Remember reading the 2004 Balen report requested by the BBC itself to investigate accusations of anti Israel bias in its Middle East reporting?
No, neither do I – because the BBC has resisted all attempts to force it into the public domain. Don’t bother to ring Sherlock Holmes either to find out why because the findings must have been an embarrassing indictment of the Beeb’s lack of neutrality.
At The Commentator Simon Plosker has a good analysis of a more recent report on the BBC’s coverage of the Arab Spring. Generally a whitewash but, to be fair, there are some criticisms, particularly of the rather cavalier use of unverified mobile phone footage without an accompanying caveat.
Perhaps the Balen Report also found that the BBC has an unhealthy reliance on Palestinian “eyewitnesses” whose versions of events cannot be guaranteed as reliable.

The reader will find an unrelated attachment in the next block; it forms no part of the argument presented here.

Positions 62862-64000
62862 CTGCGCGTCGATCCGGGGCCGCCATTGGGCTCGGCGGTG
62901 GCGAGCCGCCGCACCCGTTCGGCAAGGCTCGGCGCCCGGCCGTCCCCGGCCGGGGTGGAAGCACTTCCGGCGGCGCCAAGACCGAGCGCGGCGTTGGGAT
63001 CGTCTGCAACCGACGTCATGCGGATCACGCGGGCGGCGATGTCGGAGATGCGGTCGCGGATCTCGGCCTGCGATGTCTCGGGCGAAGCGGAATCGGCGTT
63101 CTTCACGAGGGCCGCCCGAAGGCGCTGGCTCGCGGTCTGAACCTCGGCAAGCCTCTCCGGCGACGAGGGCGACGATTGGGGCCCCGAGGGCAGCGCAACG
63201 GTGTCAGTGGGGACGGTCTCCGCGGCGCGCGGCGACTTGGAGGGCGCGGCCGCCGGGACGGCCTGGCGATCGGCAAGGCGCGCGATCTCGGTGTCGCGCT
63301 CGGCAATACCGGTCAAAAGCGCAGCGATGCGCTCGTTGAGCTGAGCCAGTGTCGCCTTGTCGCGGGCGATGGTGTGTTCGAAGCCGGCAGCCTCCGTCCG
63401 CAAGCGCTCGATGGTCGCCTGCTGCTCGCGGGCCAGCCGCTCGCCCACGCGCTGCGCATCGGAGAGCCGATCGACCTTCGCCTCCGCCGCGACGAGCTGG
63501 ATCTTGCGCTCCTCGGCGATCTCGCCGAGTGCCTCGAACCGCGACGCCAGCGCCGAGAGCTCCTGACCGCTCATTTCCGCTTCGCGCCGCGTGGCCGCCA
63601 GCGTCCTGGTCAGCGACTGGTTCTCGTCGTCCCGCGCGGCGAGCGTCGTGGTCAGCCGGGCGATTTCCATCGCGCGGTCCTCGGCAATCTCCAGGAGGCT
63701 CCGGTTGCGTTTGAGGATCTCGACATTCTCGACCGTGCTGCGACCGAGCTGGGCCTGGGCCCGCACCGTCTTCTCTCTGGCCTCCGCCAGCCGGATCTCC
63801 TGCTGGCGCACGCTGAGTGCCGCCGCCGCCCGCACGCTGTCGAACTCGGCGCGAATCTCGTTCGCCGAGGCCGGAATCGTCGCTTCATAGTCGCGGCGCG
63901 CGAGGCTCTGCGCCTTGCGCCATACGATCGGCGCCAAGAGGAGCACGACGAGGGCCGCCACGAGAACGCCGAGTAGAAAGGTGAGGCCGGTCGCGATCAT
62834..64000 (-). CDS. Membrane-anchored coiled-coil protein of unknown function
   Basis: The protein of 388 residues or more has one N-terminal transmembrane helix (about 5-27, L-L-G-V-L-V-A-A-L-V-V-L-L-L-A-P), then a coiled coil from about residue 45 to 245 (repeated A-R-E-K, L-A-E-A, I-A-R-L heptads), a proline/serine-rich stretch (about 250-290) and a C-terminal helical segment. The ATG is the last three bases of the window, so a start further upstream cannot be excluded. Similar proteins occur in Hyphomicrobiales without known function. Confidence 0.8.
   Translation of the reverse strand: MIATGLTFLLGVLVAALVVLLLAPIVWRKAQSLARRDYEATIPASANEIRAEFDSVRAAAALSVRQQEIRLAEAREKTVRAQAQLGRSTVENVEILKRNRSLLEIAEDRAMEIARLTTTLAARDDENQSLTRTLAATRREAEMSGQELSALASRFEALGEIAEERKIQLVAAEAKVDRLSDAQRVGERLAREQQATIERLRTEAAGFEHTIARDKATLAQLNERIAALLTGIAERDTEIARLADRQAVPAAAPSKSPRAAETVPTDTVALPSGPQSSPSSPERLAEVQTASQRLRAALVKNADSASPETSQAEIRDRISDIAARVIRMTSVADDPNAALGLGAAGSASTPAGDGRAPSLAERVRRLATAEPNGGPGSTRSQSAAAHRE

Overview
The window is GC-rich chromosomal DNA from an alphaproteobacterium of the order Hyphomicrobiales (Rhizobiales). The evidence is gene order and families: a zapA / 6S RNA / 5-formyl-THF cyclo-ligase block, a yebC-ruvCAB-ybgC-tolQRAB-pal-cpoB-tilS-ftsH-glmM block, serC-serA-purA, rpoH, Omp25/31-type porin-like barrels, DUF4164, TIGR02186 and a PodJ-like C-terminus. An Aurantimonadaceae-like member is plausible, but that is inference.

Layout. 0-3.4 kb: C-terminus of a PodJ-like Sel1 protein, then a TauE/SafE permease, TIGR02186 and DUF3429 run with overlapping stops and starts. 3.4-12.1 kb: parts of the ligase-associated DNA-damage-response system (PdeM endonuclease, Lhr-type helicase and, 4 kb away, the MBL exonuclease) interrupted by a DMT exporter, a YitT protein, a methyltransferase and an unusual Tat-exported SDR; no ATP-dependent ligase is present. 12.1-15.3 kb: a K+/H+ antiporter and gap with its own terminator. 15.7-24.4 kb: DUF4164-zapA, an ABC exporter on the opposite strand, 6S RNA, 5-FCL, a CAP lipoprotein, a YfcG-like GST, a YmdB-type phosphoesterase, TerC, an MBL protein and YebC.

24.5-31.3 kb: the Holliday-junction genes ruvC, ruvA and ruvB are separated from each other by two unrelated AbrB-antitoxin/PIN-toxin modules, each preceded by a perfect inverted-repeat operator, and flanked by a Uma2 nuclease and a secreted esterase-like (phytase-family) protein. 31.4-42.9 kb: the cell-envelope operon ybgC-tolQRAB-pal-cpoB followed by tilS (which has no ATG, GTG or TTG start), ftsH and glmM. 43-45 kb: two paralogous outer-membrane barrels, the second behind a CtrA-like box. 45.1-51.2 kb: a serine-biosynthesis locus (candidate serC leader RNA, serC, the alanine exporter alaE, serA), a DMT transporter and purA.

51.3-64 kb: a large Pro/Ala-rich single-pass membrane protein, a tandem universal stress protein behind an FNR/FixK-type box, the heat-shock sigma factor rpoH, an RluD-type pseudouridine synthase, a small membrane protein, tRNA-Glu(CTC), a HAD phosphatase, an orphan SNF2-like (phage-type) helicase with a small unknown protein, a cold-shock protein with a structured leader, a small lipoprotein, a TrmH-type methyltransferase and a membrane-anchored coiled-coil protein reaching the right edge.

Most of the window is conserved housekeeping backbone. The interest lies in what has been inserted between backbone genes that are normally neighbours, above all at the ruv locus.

And what about the lack of caveats? Does the BBC announce the reporting restrictions from Gaza where there is risk of intimidation and threats from Hamas, both towards foreign media and against Palestinians who deviate from the party line?
That is a very pertinent point. The Hamas administration in Gaza is an authoritarian regime with an unpleasant record of human rights abuse. Any Palestinian who publicly criticised it would almost certainly suffer severe consequences. But in any Gaza vox pop presented by the BBC there is never a caveat about this lack of freedom.
But then should we be surprised? After all whenever “ordinary folk” were interviewed in any Catholic enclave in Northern Ireland during the thirty years of the Troubles we were never told by the BBC that their reporters only operated under IRA “protection”.
Similarly we were never informed that government “minders” always accompanied BBC “journalists” around Saddam Hussein’s Iraq, making certain that every citizen toed the party line.
As long as a regime or group is anti British (or anti Israel) you can be certain those caveats are conveniently forgotten.
After all, as the BBC says, “it’s what we do”